Nvidia announced a gaming-focused Android tablet on Tuesday, the Nvidia Shield tablet, which is the first tablet launched in the United States running Nvidia’s Tegra K1 chip. Also announced and sold separately is a new Shield wireless controller, which pairs with Nvidia’s hardware through Wi-Fi Direct.
The Shield tablet is sporting some great specs. Its display is an 8-inch 1920 x 1200 screen paired with front-facing speakers, which are a relative rarity on tablets. Of course, the device is powered by Nvidia’s Tegra K1 chip, which has 192 cores and can output advanced console-level graphics from engines such as Unreal Engine 4. There’s a 5MP front-facing camera for selfies, videoconferencing, and live streaming to Twitch, a video channel devoted to gaming. Nvidia includes a passive stylus with the tablet, and there’s also a slot for a microSD card to store all those big game files.
But the specs don’t tell the story about this device, which has significant features over similar Android tablets. The Shield tablet hooks up to a TV through the built-in HDMI port, and with the Shield wireless controller, can provide an experience that is very similar to consoles. I saw a demo of Trine 2, which will be included for free, which looked very similar to the experience I’d have on my PS3.
Underpinning that console-like experience is a Wi-Fi Direct controller that costs $60. Why not Bluetooth? According to Nvidia, Bluetooth introduces latency that can be very frustrating while gaming, and Wi-Fi direct allowed the controller to incorporate a headphone jack. Four Shield controllers can be paired with one tablet, which could lead to split-screen multiplayer games, a very console-like experience on the big screen, although there aren’t currently any apps that currently support that many controllers.
The Nvidia Shield can also livestream to Twitch while running graphically complex games. When Microsoft announced the Xbox One, Twitch livestreaming was a key selling point for the platform, although it took months for the feature to be turned on. There’s also a feature for lucky gamers with both an Nvidia GeForce graphics card-powered desktop and a Shield mobile device which lets a computer “stream” a Steam game to the tablet while the desktop computer does the heavy computational lifting, similar to the prior Shield device.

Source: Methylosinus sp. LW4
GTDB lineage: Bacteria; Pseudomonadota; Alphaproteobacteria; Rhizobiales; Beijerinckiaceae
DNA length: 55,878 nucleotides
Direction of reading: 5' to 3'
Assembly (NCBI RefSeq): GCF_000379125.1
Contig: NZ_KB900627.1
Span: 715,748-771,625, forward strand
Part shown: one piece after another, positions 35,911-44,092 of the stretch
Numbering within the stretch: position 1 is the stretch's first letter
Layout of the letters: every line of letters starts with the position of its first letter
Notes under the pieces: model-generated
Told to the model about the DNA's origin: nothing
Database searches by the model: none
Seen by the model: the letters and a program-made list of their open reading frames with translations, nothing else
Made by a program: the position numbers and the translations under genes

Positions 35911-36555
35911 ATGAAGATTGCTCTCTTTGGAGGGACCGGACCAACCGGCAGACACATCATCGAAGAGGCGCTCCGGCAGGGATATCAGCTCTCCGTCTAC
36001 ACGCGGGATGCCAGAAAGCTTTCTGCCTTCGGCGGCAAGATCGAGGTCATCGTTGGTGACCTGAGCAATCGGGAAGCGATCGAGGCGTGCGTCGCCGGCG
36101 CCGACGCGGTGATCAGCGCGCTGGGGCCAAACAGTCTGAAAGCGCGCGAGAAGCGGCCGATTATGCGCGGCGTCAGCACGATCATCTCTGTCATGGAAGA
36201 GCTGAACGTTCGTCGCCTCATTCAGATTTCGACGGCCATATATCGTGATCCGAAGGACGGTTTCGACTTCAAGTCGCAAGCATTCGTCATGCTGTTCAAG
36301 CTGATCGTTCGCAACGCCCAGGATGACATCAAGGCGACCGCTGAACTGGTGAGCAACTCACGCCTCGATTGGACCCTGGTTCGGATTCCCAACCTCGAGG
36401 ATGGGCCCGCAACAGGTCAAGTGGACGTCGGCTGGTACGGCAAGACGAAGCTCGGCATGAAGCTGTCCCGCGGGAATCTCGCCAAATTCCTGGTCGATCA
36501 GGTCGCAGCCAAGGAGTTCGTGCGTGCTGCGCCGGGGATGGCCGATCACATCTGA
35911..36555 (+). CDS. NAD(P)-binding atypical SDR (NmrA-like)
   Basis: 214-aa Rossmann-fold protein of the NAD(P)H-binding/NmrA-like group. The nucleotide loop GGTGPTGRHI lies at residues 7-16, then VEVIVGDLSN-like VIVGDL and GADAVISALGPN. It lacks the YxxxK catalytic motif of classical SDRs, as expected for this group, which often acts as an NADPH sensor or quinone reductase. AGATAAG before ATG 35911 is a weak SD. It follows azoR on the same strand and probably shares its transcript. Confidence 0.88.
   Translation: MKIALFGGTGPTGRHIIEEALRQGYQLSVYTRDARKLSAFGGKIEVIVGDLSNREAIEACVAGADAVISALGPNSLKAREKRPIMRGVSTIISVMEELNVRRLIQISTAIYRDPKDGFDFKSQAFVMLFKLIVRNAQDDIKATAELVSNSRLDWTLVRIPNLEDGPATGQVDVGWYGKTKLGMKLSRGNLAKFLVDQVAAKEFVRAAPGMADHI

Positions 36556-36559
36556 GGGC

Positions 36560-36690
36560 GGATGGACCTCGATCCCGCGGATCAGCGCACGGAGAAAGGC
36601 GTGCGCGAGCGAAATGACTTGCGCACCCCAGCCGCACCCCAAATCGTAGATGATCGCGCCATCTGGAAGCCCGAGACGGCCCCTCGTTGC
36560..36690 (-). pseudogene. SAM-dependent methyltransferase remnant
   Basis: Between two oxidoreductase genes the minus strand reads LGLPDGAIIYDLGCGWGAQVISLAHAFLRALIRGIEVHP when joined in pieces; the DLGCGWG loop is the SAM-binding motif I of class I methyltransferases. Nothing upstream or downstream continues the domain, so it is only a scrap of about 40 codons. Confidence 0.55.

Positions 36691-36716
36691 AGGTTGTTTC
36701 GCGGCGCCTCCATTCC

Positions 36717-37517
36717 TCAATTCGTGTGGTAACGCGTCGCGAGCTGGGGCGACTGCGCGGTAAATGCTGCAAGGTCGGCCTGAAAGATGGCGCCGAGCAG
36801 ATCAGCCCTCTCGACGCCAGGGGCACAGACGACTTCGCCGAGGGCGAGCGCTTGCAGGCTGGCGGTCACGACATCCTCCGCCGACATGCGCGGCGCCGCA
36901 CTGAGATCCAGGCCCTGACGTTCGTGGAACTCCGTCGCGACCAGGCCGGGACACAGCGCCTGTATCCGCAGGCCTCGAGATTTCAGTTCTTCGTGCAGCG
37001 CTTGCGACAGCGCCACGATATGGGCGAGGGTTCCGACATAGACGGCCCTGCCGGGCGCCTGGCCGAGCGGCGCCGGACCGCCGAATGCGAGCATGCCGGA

But even if you’re not a hardcore gamer, the Shield tablet looks like it has a lot to offer: It’s a solidly built device with a attractive screen and the fastest mobile processor currently available in the United States (The Chinese Xiaomi MiPad also uses the Tegra K1.) When the Nvidia Shield Hub, a launcher replacement app, is paired with a controller it provides one of the least awkward “10-foot” Android interfaces currently available.
The Shield tablet is Nvidia’s second hardware product, after its Android-based Shield handheld system hit the market late last year. That device has been renamed the Shield portable.
There will be two versions. One version has 16GB of built-in storage for $300, and another with 32GB and LTE support for AT&T and T-Mobile SIM cards that will cost $400. The Wi-Fi version is available for preorder today and will hit stores on July 29.